The CDC is releasing new information about life-changing side effects caused by the Zika virus. The Center has just secured emergency funding for Zika cases in Puerto Rico.
The island is seeing an uptick in locally transmitted cases and is expected to increase into the hundreds of thousands.
"It's something that's scary. If I got pregnant, I am not going to be able to visit Puerto Rico," says Emma Velez. She just returned from visiting her family on the island two weeks ago. She and her husband are trying for baby number two. She says there is huge concern over Zika in Puerto Rico.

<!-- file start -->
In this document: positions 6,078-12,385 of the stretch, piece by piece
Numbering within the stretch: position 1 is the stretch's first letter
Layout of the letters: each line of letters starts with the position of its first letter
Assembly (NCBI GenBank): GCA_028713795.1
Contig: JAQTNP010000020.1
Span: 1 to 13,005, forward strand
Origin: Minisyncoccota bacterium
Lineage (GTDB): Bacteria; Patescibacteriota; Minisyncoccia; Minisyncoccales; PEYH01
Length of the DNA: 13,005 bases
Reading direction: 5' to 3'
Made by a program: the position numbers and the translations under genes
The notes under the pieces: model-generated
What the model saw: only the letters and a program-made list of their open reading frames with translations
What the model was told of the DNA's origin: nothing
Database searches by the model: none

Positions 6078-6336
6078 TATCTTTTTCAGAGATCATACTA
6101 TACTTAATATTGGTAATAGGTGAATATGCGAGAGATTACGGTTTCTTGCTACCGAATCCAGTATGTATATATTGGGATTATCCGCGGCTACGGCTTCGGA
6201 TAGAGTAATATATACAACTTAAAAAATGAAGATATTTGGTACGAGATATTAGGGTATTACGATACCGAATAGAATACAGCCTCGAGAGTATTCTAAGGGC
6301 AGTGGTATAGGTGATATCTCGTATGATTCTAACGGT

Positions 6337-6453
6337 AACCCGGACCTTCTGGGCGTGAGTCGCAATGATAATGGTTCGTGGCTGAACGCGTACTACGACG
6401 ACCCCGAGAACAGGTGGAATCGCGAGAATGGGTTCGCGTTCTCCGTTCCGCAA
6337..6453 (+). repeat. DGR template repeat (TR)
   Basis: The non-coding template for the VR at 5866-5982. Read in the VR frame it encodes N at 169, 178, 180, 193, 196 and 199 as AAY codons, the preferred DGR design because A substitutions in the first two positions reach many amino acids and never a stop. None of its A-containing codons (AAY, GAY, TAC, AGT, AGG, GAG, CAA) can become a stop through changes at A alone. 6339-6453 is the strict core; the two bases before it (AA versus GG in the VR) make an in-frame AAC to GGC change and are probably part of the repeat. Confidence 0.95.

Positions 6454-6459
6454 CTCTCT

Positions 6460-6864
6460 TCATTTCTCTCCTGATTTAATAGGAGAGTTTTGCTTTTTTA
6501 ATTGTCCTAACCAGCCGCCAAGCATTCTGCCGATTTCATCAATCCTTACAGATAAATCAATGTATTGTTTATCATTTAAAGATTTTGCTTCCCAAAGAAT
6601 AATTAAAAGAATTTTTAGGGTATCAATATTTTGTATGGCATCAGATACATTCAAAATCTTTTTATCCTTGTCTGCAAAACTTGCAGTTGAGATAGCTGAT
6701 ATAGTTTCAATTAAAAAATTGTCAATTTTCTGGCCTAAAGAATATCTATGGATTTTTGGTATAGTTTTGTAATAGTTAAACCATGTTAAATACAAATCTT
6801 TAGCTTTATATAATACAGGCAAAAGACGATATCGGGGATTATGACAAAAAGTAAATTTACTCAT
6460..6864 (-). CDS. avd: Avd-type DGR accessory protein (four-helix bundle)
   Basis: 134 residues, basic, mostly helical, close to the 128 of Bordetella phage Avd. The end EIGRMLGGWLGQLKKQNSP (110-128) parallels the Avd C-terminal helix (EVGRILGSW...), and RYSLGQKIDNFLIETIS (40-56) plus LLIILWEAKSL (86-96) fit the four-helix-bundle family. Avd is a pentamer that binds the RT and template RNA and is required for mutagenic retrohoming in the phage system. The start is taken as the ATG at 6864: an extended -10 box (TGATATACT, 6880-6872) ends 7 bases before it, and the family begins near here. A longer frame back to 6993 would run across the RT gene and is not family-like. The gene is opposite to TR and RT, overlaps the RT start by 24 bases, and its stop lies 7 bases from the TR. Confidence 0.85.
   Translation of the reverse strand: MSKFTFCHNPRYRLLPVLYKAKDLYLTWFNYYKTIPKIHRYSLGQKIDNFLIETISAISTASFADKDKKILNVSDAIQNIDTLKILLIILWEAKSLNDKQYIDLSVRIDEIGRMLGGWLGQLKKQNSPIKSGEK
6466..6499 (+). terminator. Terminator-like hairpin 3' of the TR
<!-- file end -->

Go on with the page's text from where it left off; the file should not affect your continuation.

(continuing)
"My dad, every morning and every night fumigating the house all around," said Velez about her father taking precautions on the island.
Associate Professor Dr. Hyeryun Choe with The Scripps Research Institute in Jupiter says it's alarming that a virus can case microcephaly, also known as the small head syndrome.
Now researchers know Zika can also case premature birth and blindness in unborn babies.
"Brain, eyes, testes these are all immune protected areas so the virus has to cross them and somehow this virus has adapted to do that job very well," said Dr. Choe.
The virus is also being linked to an auto immune disorder similar to multiple sclerosis.
Dr. Choe says the research needs to catch up with the number of cases popping up in the U.S., especially since there is another mosquito in the country that can also spread the virus.
"If it continues next year, the year after it could become a big problem," added Dr. Choe.
All Zika cases in Florida have been travel-related.